If you have ever heard the term aggravated assault or aggravated battery and wondered what the word  “aggravated” means in these circumstances, this is the blog for you. 

Aggravating factors are often defined as any circumstances or facts of a case that increase the severity of the crime. With the increase in the severity of the crime due to these factors, the penalty is also increased. 

Let’s examine what aggravating factors may include as well as an example that will help you understand the manner in which the consequences of the crime will change. 

hand holding knife with a black background

What Are Common Aggravating Factors? 

Prosecutors may use aggravating factors to ask for a harsher sentence during the penalty phase of a court case. Criminal statutes in each state identify specific factors that should result in harsher punishments. 

These include: 

  • Use of a deadly weapon such as a gun, knife, or everyday item used in a deadly way such as a car, tools, or a broken bottle. 
  • The level of injury to a victim. Death is the highest level of aggravating factor in terms of injury to a victim.
  • The involvement of a minor or an elderly person. 
  • The vulnerability of a victim such as someone with a mental or cognitive illness. 
  • The lack of remorse of the defendant. 
  • The defendant committed the offense while on probation, on parole, or during escape. 
  • The defendant has committed repeated offenses against the same victim.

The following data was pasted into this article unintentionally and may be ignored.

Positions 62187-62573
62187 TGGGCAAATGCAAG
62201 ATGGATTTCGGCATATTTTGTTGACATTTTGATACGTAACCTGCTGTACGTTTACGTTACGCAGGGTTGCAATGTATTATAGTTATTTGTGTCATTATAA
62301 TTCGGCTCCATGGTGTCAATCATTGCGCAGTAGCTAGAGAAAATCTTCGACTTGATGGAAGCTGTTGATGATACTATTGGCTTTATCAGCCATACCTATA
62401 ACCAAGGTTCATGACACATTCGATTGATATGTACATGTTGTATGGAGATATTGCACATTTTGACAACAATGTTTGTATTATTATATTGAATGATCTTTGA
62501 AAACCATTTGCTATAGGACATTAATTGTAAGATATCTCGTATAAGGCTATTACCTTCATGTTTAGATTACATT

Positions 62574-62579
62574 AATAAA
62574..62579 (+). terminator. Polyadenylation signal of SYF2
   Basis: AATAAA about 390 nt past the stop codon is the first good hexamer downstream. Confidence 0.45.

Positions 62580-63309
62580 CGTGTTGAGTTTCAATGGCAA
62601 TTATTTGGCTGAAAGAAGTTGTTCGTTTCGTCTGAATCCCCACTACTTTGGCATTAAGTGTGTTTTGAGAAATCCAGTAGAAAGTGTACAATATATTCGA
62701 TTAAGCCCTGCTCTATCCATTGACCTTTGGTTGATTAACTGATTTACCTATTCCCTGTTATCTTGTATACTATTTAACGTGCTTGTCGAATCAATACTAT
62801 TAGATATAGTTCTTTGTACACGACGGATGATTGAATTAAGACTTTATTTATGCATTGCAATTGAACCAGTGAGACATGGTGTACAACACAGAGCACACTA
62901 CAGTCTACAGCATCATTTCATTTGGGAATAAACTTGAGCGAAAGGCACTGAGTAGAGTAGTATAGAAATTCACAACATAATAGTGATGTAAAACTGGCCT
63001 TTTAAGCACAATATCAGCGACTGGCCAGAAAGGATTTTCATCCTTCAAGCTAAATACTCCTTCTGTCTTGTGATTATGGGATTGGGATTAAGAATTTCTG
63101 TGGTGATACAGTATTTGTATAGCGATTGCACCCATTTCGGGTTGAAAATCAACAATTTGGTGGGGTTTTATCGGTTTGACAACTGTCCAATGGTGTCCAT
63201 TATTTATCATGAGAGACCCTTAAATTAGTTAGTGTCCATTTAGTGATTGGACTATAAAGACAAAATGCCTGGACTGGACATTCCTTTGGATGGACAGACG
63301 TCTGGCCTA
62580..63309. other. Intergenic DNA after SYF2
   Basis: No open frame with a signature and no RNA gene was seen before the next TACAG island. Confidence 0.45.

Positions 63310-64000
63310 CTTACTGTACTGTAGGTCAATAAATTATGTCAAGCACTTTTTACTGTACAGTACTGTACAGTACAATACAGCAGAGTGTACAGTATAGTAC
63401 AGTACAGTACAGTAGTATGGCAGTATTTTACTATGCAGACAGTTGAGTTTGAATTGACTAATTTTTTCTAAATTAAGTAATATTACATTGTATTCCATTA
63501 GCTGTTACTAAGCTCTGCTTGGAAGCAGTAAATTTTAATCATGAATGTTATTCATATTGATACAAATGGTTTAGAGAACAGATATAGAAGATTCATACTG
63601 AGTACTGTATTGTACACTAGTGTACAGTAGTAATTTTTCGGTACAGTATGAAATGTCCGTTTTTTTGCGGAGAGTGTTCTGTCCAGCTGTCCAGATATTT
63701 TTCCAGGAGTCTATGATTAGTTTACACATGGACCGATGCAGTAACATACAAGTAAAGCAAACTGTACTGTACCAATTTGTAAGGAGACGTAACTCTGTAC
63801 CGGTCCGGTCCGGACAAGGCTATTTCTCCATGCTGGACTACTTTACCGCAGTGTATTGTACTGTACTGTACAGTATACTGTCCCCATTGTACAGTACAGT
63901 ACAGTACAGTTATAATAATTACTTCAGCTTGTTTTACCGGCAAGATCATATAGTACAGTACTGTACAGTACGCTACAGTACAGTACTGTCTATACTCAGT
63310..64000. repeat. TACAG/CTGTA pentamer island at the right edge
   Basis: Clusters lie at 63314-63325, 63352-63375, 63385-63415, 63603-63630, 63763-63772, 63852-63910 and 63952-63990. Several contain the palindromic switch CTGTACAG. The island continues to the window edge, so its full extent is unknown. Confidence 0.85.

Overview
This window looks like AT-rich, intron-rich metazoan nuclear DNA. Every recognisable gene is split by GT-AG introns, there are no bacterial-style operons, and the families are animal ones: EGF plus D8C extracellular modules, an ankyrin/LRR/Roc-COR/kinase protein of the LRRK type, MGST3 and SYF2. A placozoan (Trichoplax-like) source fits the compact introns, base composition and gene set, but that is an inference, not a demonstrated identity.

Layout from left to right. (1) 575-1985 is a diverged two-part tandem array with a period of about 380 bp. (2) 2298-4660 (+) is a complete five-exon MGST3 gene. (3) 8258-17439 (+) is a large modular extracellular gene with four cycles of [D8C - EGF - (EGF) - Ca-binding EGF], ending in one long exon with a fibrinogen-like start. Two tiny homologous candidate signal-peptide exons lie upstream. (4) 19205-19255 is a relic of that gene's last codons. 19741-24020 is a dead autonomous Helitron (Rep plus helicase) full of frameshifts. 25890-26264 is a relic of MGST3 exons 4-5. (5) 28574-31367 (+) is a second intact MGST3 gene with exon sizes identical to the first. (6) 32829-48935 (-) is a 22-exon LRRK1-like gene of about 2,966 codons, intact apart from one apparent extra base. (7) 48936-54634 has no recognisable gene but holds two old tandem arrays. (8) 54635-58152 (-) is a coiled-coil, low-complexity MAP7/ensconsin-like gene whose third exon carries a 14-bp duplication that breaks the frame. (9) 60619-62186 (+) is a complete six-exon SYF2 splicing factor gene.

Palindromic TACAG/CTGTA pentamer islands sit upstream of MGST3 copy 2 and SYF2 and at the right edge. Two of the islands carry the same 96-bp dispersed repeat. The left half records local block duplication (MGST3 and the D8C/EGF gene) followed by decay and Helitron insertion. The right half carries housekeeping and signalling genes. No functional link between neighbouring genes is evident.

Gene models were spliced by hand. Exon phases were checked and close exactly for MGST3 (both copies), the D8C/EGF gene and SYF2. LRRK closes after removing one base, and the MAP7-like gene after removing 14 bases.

• The defendant used position or status to facilitate the commission of the offense, such as a position of trust, confidence or fiduciary relationship.
  • The defendant was a leader in the commission of an offense involving two or more criminal actors.
  • The crime includes a hate crime status. 

An example of how a crime may meet the aggravated status could be a robbery or assault that also included a weapon or was committed against a person who was young or old or mentally impaired. 


Sentencing In Aggravating Circumstances 

During the penalty phase of a court case, the jury or judge must determine the appropriate sentencing of a criminal found guilty of an offense. Sentencing in a case where there were aggravating factors or circumstances (listed above) will find that their penalty will be harsher. Each state and jurisdiction has a guideline on sentencing according to the terms and conditions. 

Discuss what the aggravating circumstances are in your case with your legal counsel and they will help you understand the sentencing guidelines. For more information or to discuss your legal situation contact us at the Law Offices of Patrick Conway in Salem, Massachusetts.